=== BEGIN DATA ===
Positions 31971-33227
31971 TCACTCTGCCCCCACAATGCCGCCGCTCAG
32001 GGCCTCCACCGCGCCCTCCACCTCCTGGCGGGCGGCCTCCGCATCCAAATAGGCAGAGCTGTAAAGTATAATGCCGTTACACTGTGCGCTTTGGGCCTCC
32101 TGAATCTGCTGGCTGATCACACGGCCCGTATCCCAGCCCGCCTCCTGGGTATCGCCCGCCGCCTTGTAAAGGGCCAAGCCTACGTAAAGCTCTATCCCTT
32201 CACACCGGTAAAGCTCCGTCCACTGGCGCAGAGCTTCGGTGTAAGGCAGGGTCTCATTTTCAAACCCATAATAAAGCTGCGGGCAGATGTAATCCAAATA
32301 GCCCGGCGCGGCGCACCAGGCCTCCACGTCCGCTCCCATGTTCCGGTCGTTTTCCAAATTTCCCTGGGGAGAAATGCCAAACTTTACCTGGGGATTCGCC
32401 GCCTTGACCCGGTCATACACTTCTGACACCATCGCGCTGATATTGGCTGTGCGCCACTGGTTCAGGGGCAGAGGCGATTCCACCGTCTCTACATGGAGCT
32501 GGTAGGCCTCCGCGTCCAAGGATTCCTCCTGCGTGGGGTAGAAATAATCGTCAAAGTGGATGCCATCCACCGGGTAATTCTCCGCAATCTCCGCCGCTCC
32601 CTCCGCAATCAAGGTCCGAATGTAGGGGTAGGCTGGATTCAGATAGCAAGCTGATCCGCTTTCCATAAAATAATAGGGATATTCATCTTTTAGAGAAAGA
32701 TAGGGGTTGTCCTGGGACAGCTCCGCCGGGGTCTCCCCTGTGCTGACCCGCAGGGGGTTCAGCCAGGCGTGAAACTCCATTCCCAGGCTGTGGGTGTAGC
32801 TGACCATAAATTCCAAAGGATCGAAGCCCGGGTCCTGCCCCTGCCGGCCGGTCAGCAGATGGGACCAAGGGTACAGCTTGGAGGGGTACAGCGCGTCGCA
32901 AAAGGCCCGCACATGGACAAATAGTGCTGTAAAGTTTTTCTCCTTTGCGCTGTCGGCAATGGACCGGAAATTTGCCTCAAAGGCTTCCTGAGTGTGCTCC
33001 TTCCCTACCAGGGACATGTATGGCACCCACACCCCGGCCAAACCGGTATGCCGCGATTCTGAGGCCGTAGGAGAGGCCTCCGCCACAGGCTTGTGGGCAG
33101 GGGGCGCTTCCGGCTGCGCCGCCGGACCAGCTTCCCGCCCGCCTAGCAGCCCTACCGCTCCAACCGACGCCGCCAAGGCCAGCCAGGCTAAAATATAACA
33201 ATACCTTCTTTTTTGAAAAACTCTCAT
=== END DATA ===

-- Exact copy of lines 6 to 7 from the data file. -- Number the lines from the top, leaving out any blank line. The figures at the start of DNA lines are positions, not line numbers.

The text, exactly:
32301 GCCCGGCGCGGCGCACCAGGCCTCCACGTCCGCTCCCATGTTCCGGTCGTTTTCCAAATTTCCCTGGGGAGAAATGCCAAACTTTACCTGGGGATTCGCC
32401 GCCTTGACCCGGTCATACACTTCTGACACCATCGCGCTGATATTGGCTGTGCGCCACTGGTTCAGGGGCAGAGGCGATTCCACCGTCTCTACATGGAGCT